I happened to be in Canberra last Friday, speaking to a room full of journalists at the National Press Club, when the news came in — halfway through lunch — that Australia had a new prime minister.

The moderator pointed out that the year is already two-thirds gone and it is "only three prime ministers till Christmas", while the China Daily's headline read: "Australia changes its prime minister again, again, again, again, again."

The new prime minister, Scott Morrison, is the third leader of the governing Liberal (i.e. conservative) Party since 2015. In the five years before that, there were three prime ministers from the Labor Party.

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Only twice were those prime ministers chosen by the voters; in the other four cases, the changes were driven by intra-party coups – "spills", in the Australian political vernacular.
Mockery is appropriate, and it was not in short supply when Prime Minister Malcolm Turnbull was overthrown by his own party last week.

"In the future everyone will be Australian prime minister for fifteen minutes," tweeted 'Not Andy Warhol'.

Another online commentator pointed out that "Game of Thrones is not an instructional manual."

But it is, in Australia. Back-stabbing is old hat; the new fashion in both major Australian political parties is "front-stabbing".

Yet there are no great issues at stake, no national crisis that must be overcome.
Australia is still the 'lucky country' — 25 million people with a healthy economy (they didn't even have a recession after 2008), no enemies, and a whole continent to play with.

What drove the latest spill was a challenge to the sitting prime minister by Peter Dutton, an MP from his own party.

Dutton is on the Liberal Party's right wing and didn't like Turnbull's relatively enlightened climate change policies – but even when Turnbull dropped his new emission control proposals the revolt continued.

And in the end, although Turnbull went down, Dutton did not take his place. Scott Morrison, a man much more in Turnbull's mould, did.

To outsiders it seemed utterly pointless, a not very large tempest in a teapot, but it transfixed the Australian media and paralysed the government for several weeks.

So what is causing this weird behaviour in an otherwise fairly sensible country?

Is it just a passing lunacy like the "dancing mania" of the late Middle Ages in Europe (which was never adequately explained) or the hula-hoop craze in America in the late 1950s? And, more importantly, is it a communicable disease?

Australian politics wasn't always like this. Between 1983 and 2007 Australia had just three prime ministers.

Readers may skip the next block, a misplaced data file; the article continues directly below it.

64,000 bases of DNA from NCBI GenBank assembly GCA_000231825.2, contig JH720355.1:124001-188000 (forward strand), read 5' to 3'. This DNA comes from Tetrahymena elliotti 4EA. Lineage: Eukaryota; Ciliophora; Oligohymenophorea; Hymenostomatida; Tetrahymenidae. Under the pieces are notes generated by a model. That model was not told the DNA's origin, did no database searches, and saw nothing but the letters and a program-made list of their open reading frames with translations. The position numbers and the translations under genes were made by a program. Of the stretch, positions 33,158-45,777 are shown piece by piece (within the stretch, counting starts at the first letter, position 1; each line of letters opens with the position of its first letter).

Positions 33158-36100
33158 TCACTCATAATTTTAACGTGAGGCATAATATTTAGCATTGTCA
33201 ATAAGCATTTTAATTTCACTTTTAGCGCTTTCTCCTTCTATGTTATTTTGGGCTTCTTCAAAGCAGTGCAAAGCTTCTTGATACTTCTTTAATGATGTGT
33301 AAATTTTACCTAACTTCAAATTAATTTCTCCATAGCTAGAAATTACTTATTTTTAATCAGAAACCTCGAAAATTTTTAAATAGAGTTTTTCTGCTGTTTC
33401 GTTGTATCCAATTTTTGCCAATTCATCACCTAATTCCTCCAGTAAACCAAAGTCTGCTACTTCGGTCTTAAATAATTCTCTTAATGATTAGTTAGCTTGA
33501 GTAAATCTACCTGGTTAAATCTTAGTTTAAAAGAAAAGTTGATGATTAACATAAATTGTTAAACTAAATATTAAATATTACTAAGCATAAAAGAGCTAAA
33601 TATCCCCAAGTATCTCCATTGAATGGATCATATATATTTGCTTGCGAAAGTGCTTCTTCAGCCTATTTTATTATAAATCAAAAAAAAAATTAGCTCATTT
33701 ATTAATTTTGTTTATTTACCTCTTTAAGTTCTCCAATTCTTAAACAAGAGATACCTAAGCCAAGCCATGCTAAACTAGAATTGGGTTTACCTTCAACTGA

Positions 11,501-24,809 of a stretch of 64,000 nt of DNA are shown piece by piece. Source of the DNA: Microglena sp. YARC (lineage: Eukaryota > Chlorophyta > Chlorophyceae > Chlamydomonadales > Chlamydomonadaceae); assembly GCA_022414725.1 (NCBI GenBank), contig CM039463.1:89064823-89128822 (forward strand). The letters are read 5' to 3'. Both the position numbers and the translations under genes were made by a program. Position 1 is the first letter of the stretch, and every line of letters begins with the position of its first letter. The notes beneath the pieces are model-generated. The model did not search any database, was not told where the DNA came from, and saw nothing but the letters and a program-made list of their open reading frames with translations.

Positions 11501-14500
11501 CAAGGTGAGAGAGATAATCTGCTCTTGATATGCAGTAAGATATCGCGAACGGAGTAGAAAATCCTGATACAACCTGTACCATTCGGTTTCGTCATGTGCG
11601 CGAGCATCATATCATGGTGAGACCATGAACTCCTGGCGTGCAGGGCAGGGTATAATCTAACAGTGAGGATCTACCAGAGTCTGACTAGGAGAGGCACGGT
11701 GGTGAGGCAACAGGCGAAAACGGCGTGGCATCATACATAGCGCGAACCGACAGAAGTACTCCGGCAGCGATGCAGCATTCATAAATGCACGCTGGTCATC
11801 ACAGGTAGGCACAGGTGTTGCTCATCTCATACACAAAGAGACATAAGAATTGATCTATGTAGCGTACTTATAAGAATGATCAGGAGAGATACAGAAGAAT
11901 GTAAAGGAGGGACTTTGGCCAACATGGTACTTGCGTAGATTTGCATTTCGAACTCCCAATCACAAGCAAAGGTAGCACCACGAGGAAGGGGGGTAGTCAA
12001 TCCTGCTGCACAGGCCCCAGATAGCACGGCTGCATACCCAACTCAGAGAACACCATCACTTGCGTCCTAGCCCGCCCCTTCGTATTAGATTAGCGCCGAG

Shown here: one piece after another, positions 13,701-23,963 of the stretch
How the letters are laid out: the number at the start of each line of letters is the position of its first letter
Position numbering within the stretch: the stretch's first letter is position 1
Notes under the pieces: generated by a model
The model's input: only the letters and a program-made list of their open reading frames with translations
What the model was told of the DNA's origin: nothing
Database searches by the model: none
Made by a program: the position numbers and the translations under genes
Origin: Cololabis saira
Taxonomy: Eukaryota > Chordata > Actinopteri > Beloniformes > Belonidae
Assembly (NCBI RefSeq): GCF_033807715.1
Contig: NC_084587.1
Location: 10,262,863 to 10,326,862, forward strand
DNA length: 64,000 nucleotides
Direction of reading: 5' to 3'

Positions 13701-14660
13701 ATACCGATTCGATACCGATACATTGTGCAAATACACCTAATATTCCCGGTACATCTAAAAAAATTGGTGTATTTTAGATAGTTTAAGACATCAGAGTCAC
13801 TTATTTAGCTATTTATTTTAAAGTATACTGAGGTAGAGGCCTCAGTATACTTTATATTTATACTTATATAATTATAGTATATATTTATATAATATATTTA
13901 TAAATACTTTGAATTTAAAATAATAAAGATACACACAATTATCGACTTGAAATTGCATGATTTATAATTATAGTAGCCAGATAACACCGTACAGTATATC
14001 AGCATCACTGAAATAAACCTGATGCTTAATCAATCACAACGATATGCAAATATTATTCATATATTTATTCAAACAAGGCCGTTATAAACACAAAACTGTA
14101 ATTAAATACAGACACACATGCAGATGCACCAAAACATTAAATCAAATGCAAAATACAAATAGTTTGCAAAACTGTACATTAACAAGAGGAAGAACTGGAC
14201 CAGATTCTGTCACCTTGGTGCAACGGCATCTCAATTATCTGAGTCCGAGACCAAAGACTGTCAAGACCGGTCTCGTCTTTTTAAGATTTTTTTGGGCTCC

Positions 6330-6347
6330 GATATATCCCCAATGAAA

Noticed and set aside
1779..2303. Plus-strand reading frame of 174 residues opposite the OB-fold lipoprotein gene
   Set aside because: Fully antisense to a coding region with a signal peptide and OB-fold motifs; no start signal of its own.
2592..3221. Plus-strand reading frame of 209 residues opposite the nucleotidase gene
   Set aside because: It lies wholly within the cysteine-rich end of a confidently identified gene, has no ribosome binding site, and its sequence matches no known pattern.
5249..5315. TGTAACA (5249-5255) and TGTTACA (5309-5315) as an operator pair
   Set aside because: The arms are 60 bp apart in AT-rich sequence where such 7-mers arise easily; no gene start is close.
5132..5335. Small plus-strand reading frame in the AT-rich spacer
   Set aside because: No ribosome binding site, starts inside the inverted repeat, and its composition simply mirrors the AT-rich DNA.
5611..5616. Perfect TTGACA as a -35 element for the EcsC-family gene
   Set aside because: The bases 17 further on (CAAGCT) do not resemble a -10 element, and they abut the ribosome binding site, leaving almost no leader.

Elections (in which everyone must vote or pay a $20 fine) happen every three years or less, which is clearly too often, but the political system was the same back when Australian politics was far more stable.

The fact that Australian politicians are never more than three years away from the next election certainly encourages a short-term perspective, but it doesn't explain why they are always changing horses.

Maybe you have to add to the mix constant opinion polling and a 24-hour media cycle that demands some new political news every day. The opinion polls are read as a judgment on the party leader's ability to win the next election.

When Malcolm Turnbull ousted former Liberal prime minister Tony Abbott in 2015, he said: "We have lost 30 Newspolls in a row. It is clear that the people have made up their mind about Mr Abbott's leadership."

And out Abbott went.

So when Turnbull lost in 30 consecutive opinion polls (they come out about every two weeks), he too became vulnerable – and the Australian news media, always looking for the next big story, began stirring the brew.

The Liberal Party's MPs panicked (again) and since the most obvious way they could try to change the predicted outcome was to change their leader, that's what they did.

But other countries have opinion polls and hyperactive media too, and their parliaments don't act like that.

They may benefit from the fact that their elections are less frequent (every five years for parliamentary elections in Canada, Britain and France), but they don't act like that even in the last year before an election.

The conclusion is unavoidable — this is an essentially random and purely local case of "monkey see, monkey do", like "dancing mania" and hula hoops.

Julia Gillard organised a revolt against the Labor Party leader and sitting prime minister Kevin Rudd in 2010, he returned the favour and overthrew her just before the next election, and the game was on.

Rudd lost the 2013 election and the last three prime ministers have been Liberal, not Labor, so the infection can clearly cross party boundaries.

Since there is an election due next year, which the polls predict Labor will win, there will probably soon be yet another Australian prime minister.

But there is no sign, as yet, that the madness can cross the oceans.

Gwynne Dyer's new book is "Growing Pains: The Future of Democracy (and Work)"